On the other hand, notes analyst Charles Maxwell of Cyrus J. Lawrence, an institutional research firm, "Exxon, which has had no big exploration stories and was not desperately undervalued" has gone up far less in value, only about 23 percent.

All of the oil industry executives object to the new SEC disclosures requirements, which are called reserve recognigtion accounting, or RRA for short. One every page of the section of Mobil's annual 10-K report to the SEC that deals with RRA, it printed a warning: "Mobil cautions investors and analysts against simplistic use of Secton J data."

What really upsets Lause and his counterparts, such as David Welch at Conoco, is another aspect of RRA that, for 1979, presents a radically different picture of what happened to the big oil companies.

Under RRA, the companies had to calculate their earnings -- again on an unaudited and experimental basis -- counting as income any changes in the value of their reserves. Normally, income from a business activity is recognized only when it is received. But under RRA, income would be recorded when new reserves were found or old ones increased in value, and all the costs of finding the oil and gas would be deducted as an expense immediately.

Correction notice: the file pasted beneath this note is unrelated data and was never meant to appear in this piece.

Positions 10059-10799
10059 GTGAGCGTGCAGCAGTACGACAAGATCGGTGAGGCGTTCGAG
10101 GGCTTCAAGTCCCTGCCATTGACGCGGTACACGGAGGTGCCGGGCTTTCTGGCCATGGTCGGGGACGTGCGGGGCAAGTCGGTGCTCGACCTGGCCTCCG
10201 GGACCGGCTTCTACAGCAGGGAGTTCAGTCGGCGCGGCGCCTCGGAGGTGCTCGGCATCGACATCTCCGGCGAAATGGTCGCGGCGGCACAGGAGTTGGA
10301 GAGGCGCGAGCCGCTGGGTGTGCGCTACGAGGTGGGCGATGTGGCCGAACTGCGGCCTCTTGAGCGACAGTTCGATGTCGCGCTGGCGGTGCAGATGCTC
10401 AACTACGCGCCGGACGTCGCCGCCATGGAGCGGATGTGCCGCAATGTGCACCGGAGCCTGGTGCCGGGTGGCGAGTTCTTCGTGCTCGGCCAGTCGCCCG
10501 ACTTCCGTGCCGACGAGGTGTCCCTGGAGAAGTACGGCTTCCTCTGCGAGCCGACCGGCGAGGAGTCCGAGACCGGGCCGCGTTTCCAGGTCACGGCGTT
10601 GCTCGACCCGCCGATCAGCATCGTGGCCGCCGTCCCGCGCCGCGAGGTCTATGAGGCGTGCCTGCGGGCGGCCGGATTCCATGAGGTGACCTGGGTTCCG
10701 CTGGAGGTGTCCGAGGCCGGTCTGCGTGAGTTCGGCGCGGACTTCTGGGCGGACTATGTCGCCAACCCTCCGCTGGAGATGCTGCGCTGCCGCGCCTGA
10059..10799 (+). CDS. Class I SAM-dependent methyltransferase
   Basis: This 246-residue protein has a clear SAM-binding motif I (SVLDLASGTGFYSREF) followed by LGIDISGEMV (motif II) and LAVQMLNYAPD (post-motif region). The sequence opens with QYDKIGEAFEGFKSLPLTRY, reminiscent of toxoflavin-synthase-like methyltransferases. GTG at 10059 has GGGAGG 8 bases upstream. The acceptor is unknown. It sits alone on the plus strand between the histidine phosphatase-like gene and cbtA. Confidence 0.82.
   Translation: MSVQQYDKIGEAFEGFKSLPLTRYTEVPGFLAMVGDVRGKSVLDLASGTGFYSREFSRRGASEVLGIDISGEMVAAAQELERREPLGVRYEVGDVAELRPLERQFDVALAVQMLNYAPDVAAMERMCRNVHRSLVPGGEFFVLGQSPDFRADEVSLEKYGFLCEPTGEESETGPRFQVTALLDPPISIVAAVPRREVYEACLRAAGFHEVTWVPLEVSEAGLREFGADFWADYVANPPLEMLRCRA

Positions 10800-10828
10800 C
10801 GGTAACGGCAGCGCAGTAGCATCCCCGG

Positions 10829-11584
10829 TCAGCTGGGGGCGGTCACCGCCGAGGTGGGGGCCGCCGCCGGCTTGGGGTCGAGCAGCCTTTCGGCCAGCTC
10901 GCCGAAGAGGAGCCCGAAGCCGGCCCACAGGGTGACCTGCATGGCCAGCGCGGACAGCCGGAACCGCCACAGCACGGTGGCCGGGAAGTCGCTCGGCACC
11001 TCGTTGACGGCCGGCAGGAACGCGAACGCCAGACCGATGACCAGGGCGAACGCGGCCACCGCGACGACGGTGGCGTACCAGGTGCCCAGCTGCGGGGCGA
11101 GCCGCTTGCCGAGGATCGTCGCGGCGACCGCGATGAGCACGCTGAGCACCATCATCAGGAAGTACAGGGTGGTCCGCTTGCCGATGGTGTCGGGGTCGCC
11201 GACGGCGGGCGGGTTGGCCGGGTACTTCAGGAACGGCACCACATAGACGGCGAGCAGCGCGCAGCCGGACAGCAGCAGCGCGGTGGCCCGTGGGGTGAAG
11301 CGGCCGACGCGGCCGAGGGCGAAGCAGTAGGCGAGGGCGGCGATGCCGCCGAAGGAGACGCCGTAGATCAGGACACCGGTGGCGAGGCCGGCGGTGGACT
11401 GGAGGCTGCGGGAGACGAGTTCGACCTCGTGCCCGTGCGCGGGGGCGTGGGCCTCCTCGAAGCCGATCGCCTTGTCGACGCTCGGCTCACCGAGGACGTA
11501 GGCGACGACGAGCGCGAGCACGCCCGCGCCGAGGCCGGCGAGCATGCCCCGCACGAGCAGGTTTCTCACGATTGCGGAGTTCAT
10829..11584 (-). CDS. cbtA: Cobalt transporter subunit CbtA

On the basis of conventional accounting, the 11 oil companies earned $17.1 billion after taxes from all of their business activities, including refining and marketing, petrochemicals, coal and a host of other enterprises ranging from shipbuilding to department stores.

On the basis of reserve recognition accounting, however, the companies earned $53.7 billion after taxes -- or more than three times as much.